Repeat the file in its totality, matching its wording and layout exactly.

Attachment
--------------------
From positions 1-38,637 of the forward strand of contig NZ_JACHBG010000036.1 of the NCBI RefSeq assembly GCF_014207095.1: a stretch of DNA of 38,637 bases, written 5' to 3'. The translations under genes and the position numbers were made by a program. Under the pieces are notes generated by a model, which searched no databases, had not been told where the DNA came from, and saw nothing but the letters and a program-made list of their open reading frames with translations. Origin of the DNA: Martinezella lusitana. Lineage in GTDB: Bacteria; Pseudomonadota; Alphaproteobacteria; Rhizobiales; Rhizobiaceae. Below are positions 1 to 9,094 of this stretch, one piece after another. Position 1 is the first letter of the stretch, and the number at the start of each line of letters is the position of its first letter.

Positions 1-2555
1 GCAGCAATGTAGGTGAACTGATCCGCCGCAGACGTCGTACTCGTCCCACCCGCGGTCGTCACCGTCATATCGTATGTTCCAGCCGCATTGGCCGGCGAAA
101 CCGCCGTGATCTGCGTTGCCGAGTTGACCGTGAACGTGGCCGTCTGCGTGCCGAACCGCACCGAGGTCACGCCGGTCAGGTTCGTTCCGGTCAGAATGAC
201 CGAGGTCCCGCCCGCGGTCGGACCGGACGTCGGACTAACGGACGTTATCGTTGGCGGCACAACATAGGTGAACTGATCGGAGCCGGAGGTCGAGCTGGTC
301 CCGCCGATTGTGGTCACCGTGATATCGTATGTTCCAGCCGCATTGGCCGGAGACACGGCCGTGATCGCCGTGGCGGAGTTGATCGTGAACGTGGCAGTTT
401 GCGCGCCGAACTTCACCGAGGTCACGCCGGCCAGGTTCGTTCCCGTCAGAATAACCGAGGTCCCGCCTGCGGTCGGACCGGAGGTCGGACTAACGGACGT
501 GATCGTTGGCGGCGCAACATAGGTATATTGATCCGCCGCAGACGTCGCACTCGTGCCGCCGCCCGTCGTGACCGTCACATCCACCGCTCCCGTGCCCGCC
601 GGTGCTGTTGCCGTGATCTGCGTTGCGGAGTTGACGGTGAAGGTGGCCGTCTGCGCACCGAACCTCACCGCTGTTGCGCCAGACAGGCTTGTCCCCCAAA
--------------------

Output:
From positions 1-38,637 of the forward strand of contig NZ_JACHBG010000036.1 of the NCBI RefSeq assembly GCF_014207095.1: a stretch of DNA of 38,637 bases, written 5' to 3'. The translations under genes and the position numbers were made by a program. Under the pieces are notes generated by a model, which searched no databases, had not been told where the DNA came from, and saw nothing but the letters and a program-made list of their open reading frames with translations. Origin of the DNA: Martinezella lusitana. Lineage in GTDB: Bacteria; Pseudomonadota; Alphaproteobacteria; Rhizobiales; Rhizobiaceae. Below are positions 1 to 9,094 of this stretch, one piece after another. Position 1 is the first letter of the stretch, and the number at the start of each line of letters is the position of its first letter.

Positions 1-2555
1 GCAGCAATGTAGGTGAACTGATCCGCCGCAGACGTCGTACTCGTCCCACCCGCGGTCGTCACCGTCATATCGTATGTTCCAGCCGCATTGGCCGGCGAAA
101 CCGCCGTGATCTGCGTTGCCGAGTTGACCGTGAACGTGGCCGTCTGCGTGCCGAACCGCACCGAGGTCACGCCGGTCAGGTTCGTTCCGGTCAGAATGAC
201 CGAGGTCCCGCCCGCGGTCGGACCGGACGTCGGACTAACGGACGTTATCGTTGGCGGCACAACATAGGTGAACTGATCGGAGCCGGAGGTCGAGCTGGTC
301 CCGCCGATTGTGGTCACCGTGATATCGTATGTTCCAGCCGCATTGGCCGGAGACACGGCCGTGATCGCCGTGGCGGAGTTGATCGTGAACGTGGCAGTTT
401 GCGCGCCGAACTTCACCGAGGTCACGCCGGCCAGGTTCGTTCCCGTCAGAATAACCGAGGTCCCGCCTGCGGTCGGACCGGAGGTCGGACTAACGGACGT
501 GATCGTTGGCGGCGCAACATAGGTATATTGATCCGCCGCAGACGTCGCACTCGTGCCGCCGCCCGTCGTGACCGTCACATCCACCGCTCCCGTGCCCGCC
601 GGTGCTGTTGCCGTGATCTGCGTTGCGGAGTTGACGGTGAAGGTGGCCGTCTGCGCACCGAACCTCACCGCTGTTGCGCCAGACAGGCTTGTCCCCCAAA